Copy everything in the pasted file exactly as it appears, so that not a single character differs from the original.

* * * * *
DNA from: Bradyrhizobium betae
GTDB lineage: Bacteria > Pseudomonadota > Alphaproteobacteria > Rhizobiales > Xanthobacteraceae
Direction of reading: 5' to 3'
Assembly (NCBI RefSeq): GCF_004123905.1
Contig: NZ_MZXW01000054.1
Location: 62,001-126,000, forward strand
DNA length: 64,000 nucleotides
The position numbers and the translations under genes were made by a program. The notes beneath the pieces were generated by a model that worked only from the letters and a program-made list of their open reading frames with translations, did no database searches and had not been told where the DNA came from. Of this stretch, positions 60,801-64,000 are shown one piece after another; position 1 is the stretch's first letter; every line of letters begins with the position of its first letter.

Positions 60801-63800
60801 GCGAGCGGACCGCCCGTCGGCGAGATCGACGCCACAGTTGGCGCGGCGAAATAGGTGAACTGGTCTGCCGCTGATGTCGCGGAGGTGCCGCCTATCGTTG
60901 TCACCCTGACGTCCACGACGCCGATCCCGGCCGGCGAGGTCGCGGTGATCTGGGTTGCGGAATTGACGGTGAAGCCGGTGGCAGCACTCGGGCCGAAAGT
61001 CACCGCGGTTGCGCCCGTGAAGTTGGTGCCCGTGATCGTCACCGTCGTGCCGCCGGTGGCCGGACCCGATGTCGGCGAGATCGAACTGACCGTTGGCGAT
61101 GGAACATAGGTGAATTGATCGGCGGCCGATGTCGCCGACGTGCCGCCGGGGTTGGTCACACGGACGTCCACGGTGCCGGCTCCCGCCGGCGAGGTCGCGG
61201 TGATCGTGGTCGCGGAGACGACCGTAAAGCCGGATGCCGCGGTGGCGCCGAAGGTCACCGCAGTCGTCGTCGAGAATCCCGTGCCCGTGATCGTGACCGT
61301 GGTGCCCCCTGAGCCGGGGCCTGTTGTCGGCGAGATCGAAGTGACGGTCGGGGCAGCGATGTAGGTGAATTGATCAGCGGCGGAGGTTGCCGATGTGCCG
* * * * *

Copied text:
DNA from: Bradyrhizobium betae
GTDB lineage: Bacteria > Pseudomonadota > Alphaproteobacteria > Rhizobiales > Xanthobacteraceae
Direction of reading: 5' to 3'
Assembly (NCBI RefSeq): GCF_004123905.1
Contig: NZ_MZXW01000054.1
Location: 62,001-126,000, forward strand
DNA length: 64,000 nucleotides
The position numbers and the translations under genes were made by a program. The notes beneath the pieces were generated by a model that worked only from the letters and a program-made list of their open reading frames with translations, did no database searches and had not been told where the DNA came from. Of this stretch, positions 60,801-64,000 are shown one piece after another; position 1 is the stretch's first letter; every line of letters begins with the position of its first letter.

Positions 60801-63800
60801 GCGAGCGGACCGCCCGTCGGCGAGATCGACGCCACAGTTGGCGCGGCGAAATAGGTGAACTGGTCTGCCGCTGATGTCGCGGAGGTGCCGCCTATCGTTG
60901 TCACCCTGACGTCCACGACGCCGATCCCGGCCGGCGAGGTCGCGGTGATCTGGGTTGCGGAATTGACGGTGAAGCCGGTGGCAGCACTCGGGCCGAAAGT
61001 CACCGCGGTTGCGCCCGTGAAGTTGGTGCCCGTGATCGTCACCGTCGTGCCGCCGGTGGCCGGACCCGATGTCGGCGAGATCGAACTGACCGTTGGCGAT
61101 GGAACATAGGTGAATTGATCGGCGGCCGATGTCGCCGACGTGCCGCCGGGGTTGGTCACACGGACGTCCACGGTGCCGGCTCCCGCCGGCGAGGTCGCGG
61201 TGATCGTGGTCGCGGAGACGACCGTAAAGCCGGATGCCGCGGTGGCGCCGAAGGTCACCGCAGTCGTCGTCGAGAATCCCGTGCCCGTGATCGTGACCGT
61301 GGTGCCCCCTGAGCCGGGGCCTGTTGTCGGCGAGATCGAAGTGACGGTCGGGGCAGCGATGTAGGTGAATTGATCAGCGGCGGAGGTTGCCGATGTGCCG